Analysis of Medullary thyroid cancer
- Posted on- Aug 28, 2015
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Medullary thyroid cancer (MTC) is an uncommon form of thyroid cancer and responsible for 3%-10% of all thyroid cancers. Special thyroid cells called Para-follicular cells (C cells) that produce calcitonin hormone are accountable for medullary thyroid cancer development. Calcitonin plays the role of controlling bone formation and blood calcium levels, but its action in humans is not very powerful. Calcitonin doesn’t require replacement in adults if the thyroid is removed. Para-follicular cells, unlike other cells in the thyroid, do not concentrate iodine and therefore radioactive iodine therapy is not recommended to treat medullary thyroid cancer.
Symptoms associated with medullary thyroid cancer
Most patients with thyroid cancer do not show any signs. Normally, patients present with a thyroid nodule that on more assessment is found to be cancer. In all thyroid disease, an examination of family history of thyroid cancer, personal history of radiation exposure, or enlarged lymph nodes is important. Your endocrinologist will look for symptoms such as pain, swelling in the neck, difficulty with swallowing, shortness of breath, difficulty with breathing or changes in your voice. Enlarged nodule may lead to difficulty swallowing, choking sensations, or a large mass in the neck. In extremely rare cases, cancer can spread to the nerves that control the voice box and cause hoarseness.
Characteristics of Medullary Thyroid Cancer
Available Treatment for Medullary Thyroid Cancer
- It occurs in 4 clinical settings, i.e. Sporadic, MEN II-A (Sipple Syndrome), MEN II-B and Inherited medullary carcinoma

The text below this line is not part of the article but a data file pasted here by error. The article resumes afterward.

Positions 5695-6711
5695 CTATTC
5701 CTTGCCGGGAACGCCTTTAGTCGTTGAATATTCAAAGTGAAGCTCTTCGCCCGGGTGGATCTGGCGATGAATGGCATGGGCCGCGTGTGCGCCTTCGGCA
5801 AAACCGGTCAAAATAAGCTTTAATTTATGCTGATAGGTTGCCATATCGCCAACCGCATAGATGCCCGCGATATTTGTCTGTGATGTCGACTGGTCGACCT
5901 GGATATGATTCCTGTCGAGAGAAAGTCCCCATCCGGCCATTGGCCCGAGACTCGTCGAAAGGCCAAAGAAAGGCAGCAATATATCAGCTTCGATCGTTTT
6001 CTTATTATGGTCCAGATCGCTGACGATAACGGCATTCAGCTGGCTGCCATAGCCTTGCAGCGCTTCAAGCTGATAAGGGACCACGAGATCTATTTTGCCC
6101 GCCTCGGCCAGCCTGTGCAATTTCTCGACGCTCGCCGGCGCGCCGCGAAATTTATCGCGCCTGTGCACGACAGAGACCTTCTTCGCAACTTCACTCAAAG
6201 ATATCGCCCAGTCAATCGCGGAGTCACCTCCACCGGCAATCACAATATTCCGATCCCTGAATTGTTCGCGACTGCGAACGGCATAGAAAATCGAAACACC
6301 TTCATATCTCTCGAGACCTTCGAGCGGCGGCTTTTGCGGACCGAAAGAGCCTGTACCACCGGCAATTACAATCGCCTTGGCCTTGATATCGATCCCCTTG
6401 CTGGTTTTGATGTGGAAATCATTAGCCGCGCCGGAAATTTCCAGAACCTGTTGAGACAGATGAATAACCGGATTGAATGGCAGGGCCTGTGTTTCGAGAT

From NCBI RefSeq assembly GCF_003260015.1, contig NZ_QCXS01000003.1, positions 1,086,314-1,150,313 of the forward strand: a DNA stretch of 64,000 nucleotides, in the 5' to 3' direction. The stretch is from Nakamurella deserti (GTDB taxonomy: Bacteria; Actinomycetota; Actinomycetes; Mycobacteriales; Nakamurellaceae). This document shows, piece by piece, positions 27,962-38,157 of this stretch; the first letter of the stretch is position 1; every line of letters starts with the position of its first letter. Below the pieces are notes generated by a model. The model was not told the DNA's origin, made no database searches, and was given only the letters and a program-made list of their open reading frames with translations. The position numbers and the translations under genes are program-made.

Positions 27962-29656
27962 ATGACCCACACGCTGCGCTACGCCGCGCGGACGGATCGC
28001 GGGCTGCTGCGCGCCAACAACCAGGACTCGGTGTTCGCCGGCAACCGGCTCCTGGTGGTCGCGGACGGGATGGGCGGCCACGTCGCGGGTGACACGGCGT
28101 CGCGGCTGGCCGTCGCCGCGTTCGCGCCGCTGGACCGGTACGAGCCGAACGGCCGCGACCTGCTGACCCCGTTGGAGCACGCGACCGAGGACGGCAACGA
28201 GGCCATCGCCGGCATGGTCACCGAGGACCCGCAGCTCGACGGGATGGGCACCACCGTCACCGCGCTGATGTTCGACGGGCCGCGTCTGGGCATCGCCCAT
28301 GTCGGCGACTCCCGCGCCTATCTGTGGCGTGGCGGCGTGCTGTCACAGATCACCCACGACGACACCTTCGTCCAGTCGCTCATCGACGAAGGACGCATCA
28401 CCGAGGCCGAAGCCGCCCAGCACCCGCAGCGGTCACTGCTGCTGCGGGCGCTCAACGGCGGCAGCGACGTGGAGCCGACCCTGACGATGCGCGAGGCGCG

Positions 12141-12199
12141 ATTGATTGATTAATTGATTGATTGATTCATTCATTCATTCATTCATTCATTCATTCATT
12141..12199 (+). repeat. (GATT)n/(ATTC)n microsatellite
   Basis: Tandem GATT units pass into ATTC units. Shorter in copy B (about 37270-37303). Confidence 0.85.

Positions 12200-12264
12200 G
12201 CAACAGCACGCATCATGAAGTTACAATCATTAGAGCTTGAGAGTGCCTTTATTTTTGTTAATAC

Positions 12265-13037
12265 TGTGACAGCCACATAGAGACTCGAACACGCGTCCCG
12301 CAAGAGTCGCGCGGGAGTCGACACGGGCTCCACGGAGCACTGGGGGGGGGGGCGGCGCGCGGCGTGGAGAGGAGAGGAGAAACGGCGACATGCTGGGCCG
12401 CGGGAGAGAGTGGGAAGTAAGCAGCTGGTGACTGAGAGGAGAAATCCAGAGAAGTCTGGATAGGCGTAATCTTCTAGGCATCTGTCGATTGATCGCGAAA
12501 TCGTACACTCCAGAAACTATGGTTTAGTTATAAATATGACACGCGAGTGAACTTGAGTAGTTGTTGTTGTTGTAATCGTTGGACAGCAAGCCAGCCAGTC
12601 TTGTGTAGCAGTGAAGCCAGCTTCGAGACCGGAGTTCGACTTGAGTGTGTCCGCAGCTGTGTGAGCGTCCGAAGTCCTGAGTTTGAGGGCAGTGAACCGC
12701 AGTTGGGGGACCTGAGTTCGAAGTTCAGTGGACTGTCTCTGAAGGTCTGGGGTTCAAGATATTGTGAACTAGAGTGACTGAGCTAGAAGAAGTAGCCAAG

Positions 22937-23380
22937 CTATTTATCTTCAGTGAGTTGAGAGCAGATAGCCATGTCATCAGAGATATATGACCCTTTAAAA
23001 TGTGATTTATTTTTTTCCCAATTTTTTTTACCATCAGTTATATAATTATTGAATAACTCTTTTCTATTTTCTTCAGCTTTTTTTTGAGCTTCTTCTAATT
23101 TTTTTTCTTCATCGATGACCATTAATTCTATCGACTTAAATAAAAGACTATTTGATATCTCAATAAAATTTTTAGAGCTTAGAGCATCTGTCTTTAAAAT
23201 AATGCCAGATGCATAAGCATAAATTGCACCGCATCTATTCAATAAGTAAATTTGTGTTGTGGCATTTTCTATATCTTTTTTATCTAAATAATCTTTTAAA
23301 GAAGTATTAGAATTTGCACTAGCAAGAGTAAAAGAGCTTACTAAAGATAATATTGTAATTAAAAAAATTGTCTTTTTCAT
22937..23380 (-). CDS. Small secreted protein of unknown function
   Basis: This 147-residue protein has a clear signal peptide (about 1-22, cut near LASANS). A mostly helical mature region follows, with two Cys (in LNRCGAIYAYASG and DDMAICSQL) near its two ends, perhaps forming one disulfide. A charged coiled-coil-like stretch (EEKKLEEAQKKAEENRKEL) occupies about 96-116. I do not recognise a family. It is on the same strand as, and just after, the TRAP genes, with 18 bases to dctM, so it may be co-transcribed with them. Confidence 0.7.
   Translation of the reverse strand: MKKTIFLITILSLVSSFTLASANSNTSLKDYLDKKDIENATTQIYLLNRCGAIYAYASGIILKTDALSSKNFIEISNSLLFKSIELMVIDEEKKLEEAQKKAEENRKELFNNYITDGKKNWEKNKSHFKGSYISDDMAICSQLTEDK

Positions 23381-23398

- Prevalent in females than males (except for inherited cancers)
- Spread to neck lymph nodes is visible early in the disease
- Spread to distant organs happens late and can be to the liver, bone, brain and adrenal medulla
- Not linked with radiation exposure
- Commonly appears in the upper central lobe of the thyroid
- Recurrence can be detected by measuring calcitonin hormone
- Surgery: The best treatment for Medullary Thyroid Cancer is surgery. The aim of the surgery is to remove all disease at first go. A complete resection can be difficult because patients with a nodule will already have lymph node in the neck. The spread of disease can be determined in most patients by their calcitonin levels. These levels are helpful to surgeon in estimating how extensive an operation would be. The minimum suggested surgery for MTC is a Total Thyroidectomy with central lymph node dissection. The procedure involves eliminating the whole of thyroid gland along with the lymph nodes between the carotid arteries on each side and from the hyoid bone to the inominate vessels. Post surgery, it is important to monitor blood levels for calcitonin every 6 months to a year.
- Other Treatments: Radioactive Iodine therapy doesn’t apply to Medullary Thyroid Cancer. Very few patients of Medullary Thyroid Cancer require external beam radiation or chemotherapy. These treatments are necessary for very advanced or severe disease.
There are various treatments available for medullary thyroid cancer, including thyroidectomy. Consult with your endocrinologist
as to which option is best suitable to you.